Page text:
infradian rhythm menstrual cycle

Hacking Your Hormonal Rhythm Could Be the Key to Living Your Best Life

An expert explains everything.

From fluctuations in mood, intense food cravings, and painful cramps, your body undergoes so many hormonal changes over your 28- to 30-day menstrual cycle, but we rarely take that into consideration when it comes to building our wellness and lifestyle routines. For example, you may really love high-intensity workouts, but there may be times where it's more beneficial for you to take it easy with a yoga class, instead. Or, maybe your vitamin B12 levels may drop during a part of your cycle, so you'd want to focus on nourishing your body with vitamin-rich foods during that time.

The idea is that once you know exactly how your hormones ebb and flow during your cycle, you can make wellness choices to accommodate these changes in order to work with your body instead of against it. This is also known as following your body's infradian rhythm. Oftentimes, women try to follow the same-thing-everyday plans that work for men; however, not listening to your body might end up being a detriment.

Ahead, Jolene Brighten, ND, a medical adviser for Hummingway, a hormonal and reproductive health brand co-founded by Ashley Greene Khoury and Olivia Khoury, helps explain the different hormonal patterns that happen in our body and how you can tailor your lifestyle routine to match your cycle in order to feel your best. Also, FYI: This isn't a substitute for professional medical advice. Consult your doctor before starting a new diet or exercise program, so you can come up with a plan together that fits your unique needs.


What's going on in your body:

This is the part of your cycle that you're definitely already aware of: your period. "At the beginning stage of your period, your hormones are at their lowest point," says Dr. Brighten. Your estrogen and progesterone levels drop, so you might feel sluggish, low energy, and tired. You're probably also dealing with period symptoms, like cramps and bloating.

Lifestyle choices you should consider making:

During this phase, says Dr. Brighten, you're losing a lot of blood, so you want to make sure you're eating foods that help rebuild healthy red blood cells. Most people think that means they should load up on iron-rich foods, but that's just one piece of the picture; there are other important nutrients—like vitamin C, B vitamins, folate, and vitamin B12—that need to be a staple in your diet, too. "Leafy greens are a great way to get your folate," says Dr. Brighten. You can also incorporate grains fortified with added folic acid into your meals. With her patients, Dr. Brighten recommends taking a supplement, like a multivitamin or a prenatal vitamin, as a way to get those needed nutrients.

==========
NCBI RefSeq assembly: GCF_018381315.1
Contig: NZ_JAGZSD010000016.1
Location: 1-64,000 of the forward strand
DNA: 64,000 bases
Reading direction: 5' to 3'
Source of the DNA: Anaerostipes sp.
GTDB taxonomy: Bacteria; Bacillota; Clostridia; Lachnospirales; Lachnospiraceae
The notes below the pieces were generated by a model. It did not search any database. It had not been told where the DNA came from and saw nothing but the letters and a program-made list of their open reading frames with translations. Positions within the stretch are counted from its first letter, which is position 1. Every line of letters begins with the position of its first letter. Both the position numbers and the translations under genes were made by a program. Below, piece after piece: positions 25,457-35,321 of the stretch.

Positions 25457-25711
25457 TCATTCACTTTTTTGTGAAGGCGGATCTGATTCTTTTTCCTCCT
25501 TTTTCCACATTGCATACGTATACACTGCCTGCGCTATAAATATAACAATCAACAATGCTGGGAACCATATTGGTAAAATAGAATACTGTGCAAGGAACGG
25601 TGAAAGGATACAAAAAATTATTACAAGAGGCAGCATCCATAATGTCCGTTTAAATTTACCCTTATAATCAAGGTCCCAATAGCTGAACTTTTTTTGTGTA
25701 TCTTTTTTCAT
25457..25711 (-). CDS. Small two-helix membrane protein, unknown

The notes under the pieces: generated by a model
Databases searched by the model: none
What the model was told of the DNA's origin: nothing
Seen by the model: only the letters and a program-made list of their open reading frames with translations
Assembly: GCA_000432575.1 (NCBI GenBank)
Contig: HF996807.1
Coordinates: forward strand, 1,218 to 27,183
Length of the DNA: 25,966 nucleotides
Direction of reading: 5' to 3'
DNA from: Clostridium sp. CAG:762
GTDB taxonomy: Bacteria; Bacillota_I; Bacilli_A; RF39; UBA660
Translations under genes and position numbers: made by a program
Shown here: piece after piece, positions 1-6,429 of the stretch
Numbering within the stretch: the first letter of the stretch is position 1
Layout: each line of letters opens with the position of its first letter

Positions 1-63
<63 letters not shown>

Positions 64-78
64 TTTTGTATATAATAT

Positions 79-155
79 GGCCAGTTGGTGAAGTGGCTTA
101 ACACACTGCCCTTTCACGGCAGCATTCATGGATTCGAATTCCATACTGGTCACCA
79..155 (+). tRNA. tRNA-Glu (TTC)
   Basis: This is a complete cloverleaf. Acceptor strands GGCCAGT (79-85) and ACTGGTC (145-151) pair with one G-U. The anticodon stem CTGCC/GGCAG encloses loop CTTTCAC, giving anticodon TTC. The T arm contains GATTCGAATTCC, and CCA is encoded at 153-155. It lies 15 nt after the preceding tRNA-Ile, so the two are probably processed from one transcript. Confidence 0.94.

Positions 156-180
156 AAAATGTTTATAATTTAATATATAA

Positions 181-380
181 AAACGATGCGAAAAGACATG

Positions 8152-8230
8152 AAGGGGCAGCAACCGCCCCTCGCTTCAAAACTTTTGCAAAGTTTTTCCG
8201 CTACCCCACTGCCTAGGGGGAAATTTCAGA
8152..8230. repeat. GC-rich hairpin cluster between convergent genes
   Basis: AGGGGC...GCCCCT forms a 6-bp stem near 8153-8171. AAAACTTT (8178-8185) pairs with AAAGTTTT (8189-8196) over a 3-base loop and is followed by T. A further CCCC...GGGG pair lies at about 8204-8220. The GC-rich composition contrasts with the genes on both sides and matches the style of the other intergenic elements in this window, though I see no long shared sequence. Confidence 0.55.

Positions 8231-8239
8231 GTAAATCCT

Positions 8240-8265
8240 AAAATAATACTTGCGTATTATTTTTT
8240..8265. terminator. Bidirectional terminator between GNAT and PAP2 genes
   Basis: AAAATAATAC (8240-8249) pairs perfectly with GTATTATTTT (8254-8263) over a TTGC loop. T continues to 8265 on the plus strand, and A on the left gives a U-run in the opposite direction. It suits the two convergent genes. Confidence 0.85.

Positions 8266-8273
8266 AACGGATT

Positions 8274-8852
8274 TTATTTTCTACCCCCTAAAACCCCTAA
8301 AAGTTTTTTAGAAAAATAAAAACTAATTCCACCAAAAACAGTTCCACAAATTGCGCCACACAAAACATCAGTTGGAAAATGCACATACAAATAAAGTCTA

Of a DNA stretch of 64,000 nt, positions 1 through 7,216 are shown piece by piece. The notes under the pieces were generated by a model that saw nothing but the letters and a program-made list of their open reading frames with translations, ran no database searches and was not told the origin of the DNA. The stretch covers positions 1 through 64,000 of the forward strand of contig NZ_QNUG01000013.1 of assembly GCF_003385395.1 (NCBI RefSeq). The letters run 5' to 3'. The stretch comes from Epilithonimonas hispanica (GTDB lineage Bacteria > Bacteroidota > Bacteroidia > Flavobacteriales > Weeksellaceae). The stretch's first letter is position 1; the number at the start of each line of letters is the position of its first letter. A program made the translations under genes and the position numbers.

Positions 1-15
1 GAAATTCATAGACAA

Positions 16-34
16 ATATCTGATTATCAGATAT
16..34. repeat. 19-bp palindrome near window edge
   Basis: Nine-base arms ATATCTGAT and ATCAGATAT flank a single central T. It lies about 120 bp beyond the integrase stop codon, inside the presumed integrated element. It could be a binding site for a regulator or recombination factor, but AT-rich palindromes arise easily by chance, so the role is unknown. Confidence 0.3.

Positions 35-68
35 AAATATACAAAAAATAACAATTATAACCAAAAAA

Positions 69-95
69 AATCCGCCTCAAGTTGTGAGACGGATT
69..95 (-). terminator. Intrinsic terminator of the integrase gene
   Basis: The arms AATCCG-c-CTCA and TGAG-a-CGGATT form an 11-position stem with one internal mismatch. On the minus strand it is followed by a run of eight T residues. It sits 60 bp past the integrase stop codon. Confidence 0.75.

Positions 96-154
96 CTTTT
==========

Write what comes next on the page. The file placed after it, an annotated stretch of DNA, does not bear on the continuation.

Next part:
Because you may notice a dip in your energy levels around this time, focusing on activities like yoga, Pilates, or walking is great, exercise-wise, says Dr. Brighten. "Just dialing things back a bit to match your energetic needs is really wise."

"I do want to say that I never want people to misconstrue things and believe that the period makes you weak," adds Dr. Brighten. "Sometimes, people will say that because they get a period, female athletes are weaker and less competitive; none of that has been shown to be true. There are some female athletes who've said that they perform their best on their period." The best rule of thumb when it comes to exercise during your cycle is to gauge where you're at and how you feel. And if you're an athlete who's training and you're considering when it's best to slot in recovery time, Dr. Brighten says that lining up your rest days with your period isn't a bad idea.

Later Follicular Phase

What's going on in your body:

So, the follicular phase is technically everything that happens before you ovulate (and that includes your period). Once your period ends, your body enters the second part of the follicular phase. "In this latter half of the follicular phase, your estrogen and testosterone levels are rising, so you're going to feel more energetic," says Dr. Brighten. That energy boost might trigger an uptick in your overall mood, too.

Lifestyle choices you should consider making:

During this stage of your cycle, you can get away with getting less than eight hours of sleep. "I never want anyone skimping on sleep," says Dr. Brighten, "however, let's say you're in school and it's finals season, and you need to stay up late to study. This is where you can get away with that. Your body is a little more forgiving." Another bonus: The increase in energy levels also means that you'll feel more motivated in general, so go ahead and book that bootcamp workout class.

You'll also want to consider incorporating foods, like fresh ground flaxseeds and nuts, into your diet, says Dr. Brighten. "They're going to help support your rising estrogen levels as you approach ovulation."


What's going on in your body:

When you're ovulating, your estrogen levels spike, which tells your brain that the egg is ready to be released. "Once the egg comes out, you've got a 24-hour window where you're fertile," says Dr. Brighten. During ovulation, you'll notice a surge in your energy, your mood, and your sex drive.

Lifestyle choices you should consider making: